The Evolution of Colour Vision Even though they aren’t particularly relevant to our story, it would be remiss of us to omit the creatures we commonly think of as dinosaurs, which were a group of vertebrates that appeared during the Mesozoic Era (when I say "...we commonly think of as..." I mean that we're talking about non-avian dinosaurs). These creatures had a good run from late in the Triassic Period (about 225 million years ago) until the end of the Cretaceous Period (about 65 million years ago), at which point they exited the stage. Meanwhile, the first mammals (which were small shrew-like animals) evolved in the Late Triassic and Early Jurassic Periods, some 208 million years ago (the term "mammal" refers to the group of vertebrates having mammary glands, which females of the species use to produce milk to nourish their young).
The Evolution of Colour Vision The term primate refers to the group of mammalian vertebrates that contains all of the species related to lemurs, monkeys, and apes (where "apes" includes humans). Until relatively recently, it used to be thought that the evolution of the primates started in the early part of the Eocene Epoch (this epoch began around 55 million years ago and lasted for around 20 million years). However, even though it was only the size of a modern mouse, Purgatorius is arguably a primate – or at least a protoprimate – and this creature lived during the early Paleocene Epoch, so it's probably more accurate to say that primates began to evolve around 60 to 65 million years ago.
The Evolution of Colour Vision The first primates of the human genus (that is, to which the honorific "Homo" was applied) were Homo habilis. These were users of stone tools who took their turn on the stage from around 2.2 million years ago to 1.6 million years ago. The term hominid used to be popular to describe all of the creatures in the human line since it diverged from that of the chimpanzees, but the scientific community now favours the term hominin for this purpose.
The Evolution of Colour Vision Neanderthal man was on the scene from around 250,000 years ago until 30,000 years ago. (It used to be thought that Neanderthals were only on the scene from around 150,000 to 35,000 years ago, but ongoing discoveries keep on pushing the boundaries out in both directions.) Meanwhile, the generally accepted date for the arrival of anatomically modern humans is around 100,000 years ago. In this case, however, discoveries by Professor Frank Brown, Dean of the College of Mines and Earth Sciences at the University of Utah, suggest that this could have occurred much earlier – perhaps even as early as 195,000 years ago. Last but not least (for the purpose of these discussions), the first appearance of the Cro-Magnon culture occurred around 40,000 years ago. This leaves us with the current peak in human evolution, which would be me (and you, I suppose).
The Evolution of Colour Vision So, how does the evolution of colour vision map onto the above? Ah, ha! That's the million dollar question, isn’t it? Until relatively recently, many folks worked under the incorrect assumption that the path from the original life forms to humans was largely one of monotonic improvement. In the case of colour vision, for example, many folks assumed that the evolutionary path started with black-and-white vision and progressed first to dichromatic colour vision and then to trichromatic colour vision. However, more recent developments in our understanding of the paleontological record – coupled with new tools and techniques in molecular biology – have revealed that the picture is far more complex.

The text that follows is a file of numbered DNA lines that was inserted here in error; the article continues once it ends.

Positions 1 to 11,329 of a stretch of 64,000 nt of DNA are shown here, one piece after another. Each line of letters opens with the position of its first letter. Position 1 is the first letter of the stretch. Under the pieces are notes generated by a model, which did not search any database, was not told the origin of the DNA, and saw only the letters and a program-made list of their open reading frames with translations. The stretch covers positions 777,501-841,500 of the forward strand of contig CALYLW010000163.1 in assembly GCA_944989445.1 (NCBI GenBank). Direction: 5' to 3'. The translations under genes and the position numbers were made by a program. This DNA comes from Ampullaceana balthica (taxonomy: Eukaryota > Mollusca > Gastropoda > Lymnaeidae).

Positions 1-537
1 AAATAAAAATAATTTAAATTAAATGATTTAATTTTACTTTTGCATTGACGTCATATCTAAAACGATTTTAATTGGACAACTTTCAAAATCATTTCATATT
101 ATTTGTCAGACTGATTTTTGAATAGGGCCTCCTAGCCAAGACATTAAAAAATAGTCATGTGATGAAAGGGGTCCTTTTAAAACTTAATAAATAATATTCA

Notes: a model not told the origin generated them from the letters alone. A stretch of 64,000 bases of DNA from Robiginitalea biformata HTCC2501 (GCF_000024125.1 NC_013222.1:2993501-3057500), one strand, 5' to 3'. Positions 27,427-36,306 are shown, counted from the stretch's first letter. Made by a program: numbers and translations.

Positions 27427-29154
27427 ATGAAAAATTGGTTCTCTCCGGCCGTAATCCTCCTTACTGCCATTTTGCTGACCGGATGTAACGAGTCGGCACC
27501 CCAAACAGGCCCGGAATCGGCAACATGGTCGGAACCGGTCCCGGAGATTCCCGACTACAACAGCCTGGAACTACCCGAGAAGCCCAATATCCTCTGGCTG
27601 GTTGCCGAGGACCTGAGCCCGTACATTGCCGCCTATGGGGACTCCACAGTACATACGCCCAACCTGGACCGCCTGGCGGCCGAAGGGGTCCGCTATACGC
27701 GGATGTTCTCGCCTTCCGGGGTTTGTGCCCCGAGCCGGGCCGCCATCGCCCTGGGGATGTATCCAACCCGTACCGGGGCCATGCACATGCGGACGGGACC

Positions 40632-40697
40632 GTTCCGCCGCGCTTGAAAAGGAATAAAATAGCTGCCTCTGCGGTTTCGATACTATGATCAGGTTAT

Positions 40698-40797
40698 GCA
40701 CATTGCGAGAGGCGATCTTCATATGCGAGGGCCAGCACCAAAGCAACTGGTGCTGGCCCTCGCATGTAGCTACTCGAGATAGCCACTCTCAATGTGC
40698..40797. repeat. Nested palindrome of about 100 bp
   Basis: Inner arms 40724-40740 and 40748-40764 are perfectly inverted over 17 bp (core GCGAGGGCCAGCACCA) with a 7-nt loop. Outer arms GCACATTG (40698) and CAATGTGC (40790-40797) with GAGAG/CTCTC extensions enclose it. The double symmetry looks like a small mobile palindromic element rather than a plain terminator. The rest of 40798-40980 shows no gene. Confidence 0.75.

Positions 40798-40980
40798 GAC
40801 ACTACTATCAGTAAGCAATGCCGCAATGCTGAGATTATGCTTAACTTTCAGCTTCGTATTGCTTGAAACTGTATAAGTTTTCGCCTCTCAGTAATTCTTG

The Evolution of Colour Vision Let's take things one step at a time. First, even as a "thought experiment," it would seem unlikely that rod cells preceded the earliest cone cells. This is because rod cells are so much more sensitive to light than are cone cells, which makes it logical that at least one type of cone cell evolved first. In fact, several lines of evidence now point to the fact that rod cells are derived from cone cells. So when did the first cone cell evolve? Well, the ancestor of all animals with bilateral symmetry may have evolved anywhere from 550 million to 1,000 million years ago, so this is the age range during which photoreceptors first evolved.
The Evolution of Colour Vision Furthermore, photoreceptors may have evolved twice or even more times, although this was probably from the same precursor cell population. Either that, or there was a very early split into two very different types after the emergence of the first photoreceptor. Note that we aren't talking about rods and cones here; instead we're referring to the difference between ciliated photoreceptors (like the ones we use for vision) and rhabdomeric photoreceptors (like the ones arthropods use for vision).
The Evolution of Colour Vision Be this is it may, at some stage along the path – say 800 million years ago on a Wednesday afternoon following a small lunch – some multi- cell organisms managed to develop photoreceptors that gave them the ability to detect and respond to some form of light. Purely for the sake of discussion, let's begin by assuming that these first photoreceptors were cones that were primarily sensitive to ultraviolet (UV) light.
The Evolution of Colour Vision Observe that the spectrum as perceived by these creatures would have been monochromatic, which – in this context – means "having or appearing to have only one colour." The point is that they would have had the ability to perceive only differences in the intensity of the band of wavelengths to which these cones were sensitive. This is why we've represented their "perceived" spectrum as being gradations of black-and-white.